Crime & Punishment of 2014-08-23

24 ‘goro boys’ arrested in police swoop

Twenty-four suspected middlemen, also known as 'goro boys', who issue fake vehicle documents to clients at the 37 Regional Office of the Driver and Vehicle Licensing Authority (DVLA) were arrested in a swoop by the police in Accra yesterday.

They are alleged to have been issuing fake driving licences, roadworthy stickers and registration papers to the clients, and some of them were arrested while they were offering these services to customers.

The suspects, aged between 23 and 40 years, have been detained at the Airport Police Station.

The police carried out the swoop around midday following a request by the management of the DVLA 37 Regional Office.

Forty-one 'goro' boys were arrested at the 37 Regional Office in Accra in a similar swoop three months ago. Sixteen of the 41 suspected 'goro boys’ are currently in court facing charges of unlawful transaction at the DVLA office.

The Airport Police Crime Officer, Superintendent Felix Anyidoho, told the Daily Graphic that the police would interrogate the suspects and arraign those found culpable.

He also said the swoop was part of a co-ordinated effort to rid the 37 DVLA office of 'goro boys’.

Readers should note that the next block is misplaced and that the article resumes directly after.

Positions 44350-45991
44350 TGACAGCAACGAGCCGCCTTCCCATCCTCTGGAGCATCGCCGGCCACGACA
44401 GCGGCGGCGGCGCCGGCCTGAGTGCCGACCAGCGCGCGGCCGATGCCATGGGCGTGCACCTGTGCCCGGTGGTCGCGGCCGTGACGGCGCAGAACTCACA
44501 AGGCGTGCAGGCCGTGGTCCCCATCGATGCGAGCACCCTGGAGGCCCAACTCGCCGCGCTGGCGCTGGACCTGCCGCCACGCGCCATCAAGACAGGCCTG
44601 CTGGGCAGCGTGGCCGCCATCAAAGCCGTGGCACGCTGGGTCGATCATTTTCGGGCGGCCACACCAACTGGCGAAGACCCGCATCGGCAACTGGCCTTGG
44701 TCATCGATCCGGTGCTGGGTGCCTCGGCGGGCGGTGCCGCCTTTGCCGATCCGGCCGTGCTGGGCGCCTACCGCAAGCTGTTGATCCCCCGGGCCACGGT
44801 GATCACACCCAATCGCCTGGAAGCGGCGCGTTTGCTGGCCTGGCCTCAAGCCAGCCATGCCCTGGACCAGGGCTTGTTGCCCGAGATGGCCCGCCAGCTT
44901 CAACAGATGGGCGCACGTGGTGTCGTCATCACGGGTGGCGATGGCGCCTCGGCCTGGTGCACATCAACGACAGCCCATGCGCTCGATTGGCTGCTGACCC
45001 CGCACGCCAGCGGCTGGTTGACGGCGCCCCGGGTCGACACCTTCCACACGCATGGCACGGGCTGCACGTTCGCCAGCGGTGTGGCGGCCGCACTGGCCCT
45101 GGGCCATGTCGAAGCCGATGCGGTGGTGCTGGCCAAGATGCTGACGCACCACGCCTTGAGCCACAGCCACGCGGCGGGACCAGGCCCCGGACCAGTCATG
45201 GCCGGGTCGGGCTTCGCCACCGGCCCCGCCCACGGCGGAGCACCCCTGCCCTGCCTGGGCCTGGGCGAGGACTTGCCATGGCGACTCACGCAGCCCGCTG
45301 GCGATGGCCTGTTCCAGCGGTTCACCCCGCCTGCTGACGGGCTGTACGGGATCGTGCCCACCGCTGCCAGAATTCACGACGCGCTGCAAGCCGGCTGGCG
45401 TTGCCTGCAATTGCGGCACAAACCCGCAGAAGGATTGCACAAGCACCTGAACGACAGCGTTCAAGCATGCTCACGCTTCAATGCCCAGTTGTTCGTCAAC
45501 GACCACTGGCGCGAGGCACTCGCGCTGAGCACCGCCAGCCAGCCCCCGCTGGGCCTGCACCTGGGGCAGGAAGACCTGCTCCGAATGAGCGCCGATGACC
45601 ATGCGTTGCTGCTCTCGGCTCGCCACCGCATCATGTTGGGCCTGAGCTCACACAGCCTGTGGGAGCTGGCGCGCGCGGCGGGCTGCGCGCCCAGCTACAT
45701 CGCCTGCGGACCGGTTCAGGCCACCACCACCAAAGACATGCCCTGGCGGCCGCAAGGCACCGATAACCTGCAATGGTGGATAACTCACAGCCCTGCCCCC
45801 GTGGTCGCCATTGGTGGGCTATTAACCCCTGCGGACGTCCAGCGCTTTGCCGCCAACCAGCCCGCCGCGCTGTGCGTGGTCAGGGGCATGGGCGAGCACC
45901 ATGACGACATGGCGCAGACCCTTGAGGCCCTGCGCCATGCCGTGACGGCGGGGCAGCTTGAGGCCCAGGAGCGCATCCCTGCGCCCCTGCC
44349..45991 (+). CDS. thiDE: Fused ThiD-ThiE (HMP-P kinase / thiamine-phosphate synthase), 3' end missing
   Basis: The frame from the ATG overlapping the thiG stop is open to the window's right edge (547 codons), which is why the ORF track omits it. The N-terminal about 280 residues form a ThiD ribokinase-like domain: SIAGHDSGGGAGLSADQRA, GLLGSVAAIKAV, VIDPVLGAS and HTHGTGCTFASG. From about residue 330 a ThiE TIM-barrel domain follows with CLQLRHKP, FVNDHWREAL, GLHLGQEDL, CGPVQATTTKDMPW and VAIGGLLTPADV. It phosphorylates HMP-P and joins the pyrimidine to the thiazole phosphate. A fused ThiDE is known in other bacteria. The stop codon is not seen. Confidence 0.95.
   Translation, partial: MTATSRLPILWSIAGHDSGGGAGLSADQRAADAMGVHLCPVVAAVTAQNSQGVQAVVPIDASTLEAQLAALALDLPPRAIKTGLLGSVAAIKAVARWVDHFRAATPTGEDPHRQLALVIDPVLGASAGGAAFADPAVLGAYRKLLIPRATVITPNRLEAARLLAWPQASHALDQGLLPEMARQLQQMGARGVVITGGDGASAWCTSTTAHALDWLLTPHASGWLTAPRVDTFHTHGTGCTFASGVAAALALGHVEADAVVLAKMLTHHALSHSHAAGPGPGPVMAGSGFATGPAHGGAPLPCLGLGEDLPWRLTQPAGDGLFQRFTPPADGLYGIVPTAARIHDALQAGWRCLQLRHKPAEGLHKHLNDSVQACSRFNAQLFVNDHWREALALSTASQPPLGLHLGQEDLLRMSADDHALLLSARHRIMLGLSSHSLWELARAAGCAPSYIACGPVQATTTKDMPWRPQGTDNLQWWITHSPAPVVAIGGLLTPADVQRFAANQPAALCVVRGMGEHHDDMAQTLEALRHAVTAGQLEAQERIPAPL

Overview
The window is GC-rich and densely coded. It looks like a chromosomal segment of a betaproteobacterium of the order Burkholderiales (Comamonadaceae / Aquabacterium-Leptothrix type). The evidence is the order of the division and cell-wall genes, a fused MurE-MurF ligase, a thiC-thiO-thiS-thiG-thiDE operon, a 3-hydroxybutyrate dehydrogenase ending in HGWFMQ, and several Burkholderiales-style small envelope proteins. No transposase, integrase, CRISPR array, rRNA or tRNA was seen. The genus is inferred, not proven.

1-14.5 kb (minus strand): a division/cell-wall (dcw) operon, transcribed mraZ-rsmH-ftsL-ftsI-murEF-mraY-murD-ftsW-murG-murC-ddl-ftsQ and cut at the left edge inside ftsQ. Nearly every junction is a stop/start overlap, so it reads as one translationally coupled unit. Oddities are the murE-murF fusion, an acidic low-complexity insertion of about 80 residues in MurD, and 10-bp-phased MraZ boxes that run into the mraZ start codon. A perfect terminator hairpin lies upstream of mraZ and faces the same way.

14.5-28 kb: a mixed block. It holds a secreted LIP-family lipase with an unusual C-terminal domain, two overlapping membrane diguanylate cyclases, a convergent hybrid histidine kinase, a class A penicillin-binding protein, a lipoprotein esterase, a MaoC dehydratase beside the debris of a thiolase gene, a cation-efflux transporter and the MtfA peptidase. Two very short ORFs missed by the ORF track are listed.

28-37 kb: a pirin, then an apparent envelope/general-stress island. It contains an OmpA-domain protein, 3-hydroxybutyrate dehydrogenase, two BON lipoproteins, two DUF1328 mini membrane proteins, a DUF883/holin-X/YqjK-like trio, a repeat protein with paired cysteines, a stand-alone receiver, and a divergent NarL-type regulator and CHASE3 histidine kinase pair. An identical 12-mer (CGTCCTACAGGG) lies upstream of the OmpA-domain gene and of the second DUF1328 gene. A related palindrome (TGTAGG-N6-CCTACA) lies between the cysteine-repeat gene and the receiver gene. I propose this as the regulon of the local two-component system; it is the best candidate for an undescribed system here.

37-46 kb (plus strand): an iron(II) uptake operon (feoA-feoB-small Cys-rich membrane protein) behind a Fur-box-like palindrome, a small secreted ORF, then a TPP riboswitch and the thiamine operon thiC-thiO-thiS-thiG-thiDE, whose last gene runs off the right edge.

Supt. Anyidoho advised the public to stop dealing with the ‘goro boys’ since they risked being given fake driving licences and other documents.

The Accra Regional Manager of DVLA, Mr Noah Tetteh Matey, said the activities of the 'goro boys’ disturbed the smooth operations of the DVLA, since they collected the documents and money that were supposed to be handled by DVLA officials from the DVLA’s clients and ended up giving them fake driving licences, roadworthy stickers and vehicle registration numbers. As a result, he said, money that was supposed to go the state ended up in their pockets.

Mr Matey disclosed that some of the 'goro boys’ had started forging his signature on registration documents for DVLA customers.

Earlier in an interview, Mr Matey disagreed with a suggestion that the processes for acquiring registration documents and driving licences were too cumbersome, which made some people opt for the services of the 'goro boys’.

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